The band was made in perspex in Hoylake, in Cheshire (where Selwyn Lloyd and I were brought up separately) by an inventor I know called Charles Melling. It was Yoko's idea, with John, made to her specifications; four pieces – like John, Paul, George and Ringo, three taller and one shorter. Two rectangular, one cylindrical and a cube. One column holds a tape-recorder and amplifier, another a closed circuit TV set with live camera, a third a record player with amplifier, and the fourth has a miniature light show and a loud speaker. But they could hold anything, they are as adaptable as the Beatles. The perspex columns were fitted with their equipment by Apple electronics under the direction of (Magic) Alexis Mardas and here ends the first and last technological press release you will have from me.

The single was preceded by a press launch for the Plastic Ono Band on 3 July.[14] According to Ono, the name was coined by Lennon as a result of Ono's use of plastic stands for recording.[4] Press material outlined the "band" as a conceptual movement, not limited to a strict membership like a normal group. Lennon and Ono also stated that the audience were members, with the accompanying slogan "YOU are the Plastic Ono Band".[15]

Toronto Rock Revival Festival and early singles (1969–1970)

The Plastic Ono Band remained dormant for most of the summer of 1969 as the Beatles worked on completing Abbey Road. On 12 September, Lennon received a call from John Brower, organizer of the Toronto Rock and Roll Revival festival (set to occur the following day), offering Lennon free attendance to the festival in order to boost its profile. Lennon offered instead to perform at the festival. Brower agreed, and Lennon quickly assembled a band. He initially approached Beatles bandmate George Harrison to play lead guitar, but Harrison turned him down.[16] On Harrison's recommendation, Lennon recruited Eric Clapton for the role;[17] bassist Klaus Voormann and drummer Alan White filled out the first performing line-up of the Plastic Ono Band. While organising the band, Lennon privately decided to leave the Beatles, due to longstanding tensions in the group.[16] The band rehearsed on the plane to Toronto, and performed both rock songs sung by Lennon and experimental pieces led by Ono.[18] A recording of the show was released in December as Live Peace in Toronto 1969, the first LP credited to the Plastic Ono Band.[19]

On 20 September, Lennon revealed to the other Beatles that he was leaving the band, although it was not revealed publicly at the time.[20][21] A few days later, the Plastic Ono Band began recording their next single.[22] "Cold Turkey" had been initially presented by Lennon as a potential Beatles single, but this was rejected by McCartney.[23] "Cold Turkey" and its B-side "Don't Worry Kyoko (Mummy's Only Looking for Her Hand in the Snow)" featured a Plastic Ono Band almost identical to the Toronto line-up except White was replaced by Beatles drummer Ringo Starr. The writing credit for "Cold Turkey" contained only Lennon's name, reflecting his split with McCartney and the Beatles.[24]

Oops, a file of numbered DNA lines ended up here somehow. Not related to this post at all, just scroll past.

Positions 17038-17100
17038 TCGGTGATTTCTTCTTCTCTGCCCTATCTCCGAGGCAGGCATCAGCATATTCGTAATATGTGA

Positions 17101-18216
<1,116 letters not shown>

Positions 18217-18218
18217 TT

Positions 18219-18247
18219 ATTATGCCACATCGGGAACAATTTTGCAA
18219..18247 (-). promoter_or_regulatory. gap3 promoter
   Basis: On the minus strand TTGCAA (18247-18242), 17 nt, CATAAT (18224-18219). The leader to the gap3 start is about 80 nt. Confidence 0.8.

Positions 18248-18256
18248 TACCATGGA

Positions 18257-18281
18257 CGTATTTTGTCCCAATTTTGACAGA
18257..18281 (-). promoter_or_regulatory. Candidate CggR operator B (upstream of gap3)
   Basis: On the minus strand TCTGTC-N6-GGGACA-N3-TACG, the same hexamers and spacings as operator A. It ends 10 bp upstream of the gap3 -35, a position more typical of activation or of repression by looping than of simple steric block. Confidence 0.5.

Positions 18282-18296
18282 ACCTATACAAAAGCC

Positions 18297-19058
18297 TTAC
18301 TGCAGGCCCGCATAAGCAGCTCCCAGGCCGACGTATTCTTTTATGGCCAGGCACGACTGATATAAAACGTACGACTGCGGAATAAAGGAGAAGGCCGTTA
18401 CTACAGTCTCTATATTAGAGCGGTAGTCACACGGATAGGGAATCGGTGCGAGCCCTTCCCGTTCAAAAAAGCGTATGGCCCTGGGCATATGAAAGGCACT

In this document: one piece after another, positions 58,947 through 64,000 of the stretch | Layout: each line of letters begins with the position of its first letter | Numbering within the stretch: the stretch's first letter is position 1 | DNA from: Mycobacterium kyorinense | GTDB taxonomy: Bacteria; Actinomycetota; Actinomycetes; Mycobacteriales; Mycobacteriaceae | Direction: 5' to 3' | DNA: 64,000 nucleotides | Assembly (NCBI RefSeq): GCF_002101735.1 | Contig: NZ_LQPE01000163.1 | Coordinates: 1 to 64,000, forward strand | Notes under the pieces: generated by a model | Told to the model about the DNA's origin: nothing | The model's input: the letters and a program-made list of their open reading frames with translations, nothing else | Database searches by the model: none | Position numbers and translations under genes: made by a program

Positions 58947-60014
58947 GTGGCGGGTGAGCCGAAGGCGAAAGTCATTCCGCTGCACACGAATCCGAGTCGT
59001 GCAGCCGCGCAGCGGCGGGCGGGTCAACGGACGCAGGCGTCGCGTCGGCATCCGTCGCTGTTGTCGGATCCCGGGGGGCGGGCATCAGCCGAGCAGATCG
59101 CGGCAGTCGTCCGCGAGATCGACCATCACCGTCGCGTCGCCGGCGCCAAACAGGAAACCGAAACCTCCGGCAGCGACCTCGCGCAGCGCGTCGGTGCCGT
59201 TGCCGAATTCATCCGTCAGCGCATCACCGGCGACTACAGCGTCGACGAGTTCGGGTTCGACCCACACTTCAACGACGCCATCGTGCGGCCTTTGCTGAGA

Following the release of the "Cold Turkey" single, Lennon began preparations for a follow-up. On 26 November, he mixed "You Know My Name (Look Up the Number)" and "What's the New Mary Jane", for release as a single. Both songs were old Beatles recordings. "You Know My Name" dated initially from 1967, with further work by Lennon and McCartney in 1969. The B-side was a 1968 Lennon song recorded by him, Harrison and Ono, and originally intended for inclusion on the White Album. The single was put on hold by EMI, and was ultimately cancelled, possibly due to objections from the Beatles.[25]

On 15 December, the Plastic Ono Band took part in a benefit concert for UNICEF at the Lyceum Ballroom in London,[26] titled "Peace for Christmas". With 48 hours' notice, Lennon and Ono assembled the Toronto line-up of Clapton, Voormann and White; Clapton brought along Harrison, Billy Preston and the Delaney & Bonnie and Friends touring group, with whom they were touring at the time. In addition to Delaney and Bonnie Bramlett, the group included saxophonist Bobby Keys, drummer Jim Gordon and trumpet player Jim Price. Keith Moon of the Who also joined the performance. Lennon later referred to this line-up as "the Plastic Ono Supergroup".[27][28] Following the Lyceum show, Lennon and Ono engaged in a media blitz and advertising campaign for peace, taking out billboards in major cities saying "WAR IS OVER! If You Want It – Happy Christmas from John & Yoko".[29]

The new year saw the Plastic Ono Band reconvening to record another single. "Instant Karma!" was written and recorded on 27 January 1970, fulfilling Lennon's idea for an instant single. Lennon, Ono, George Harrison, Klaus Voormann, Alan White and Billy Preston, along with backing vocalists recruited from a nearby pub, composed the POB for the session.[30] On Harrison's suggestion, American producer Phil Spector was hired, beginning a working relationship that extended for several years into both his and Lennon's careers.[31] "Instant Karma!", backed with Ono's "Who Has Seen the Wind?", was released just over a week later. The single was credited to "Lennon/Ono with the Plastic Ono Band", in contrast to earlier releases, which were credited to the band alone.[32]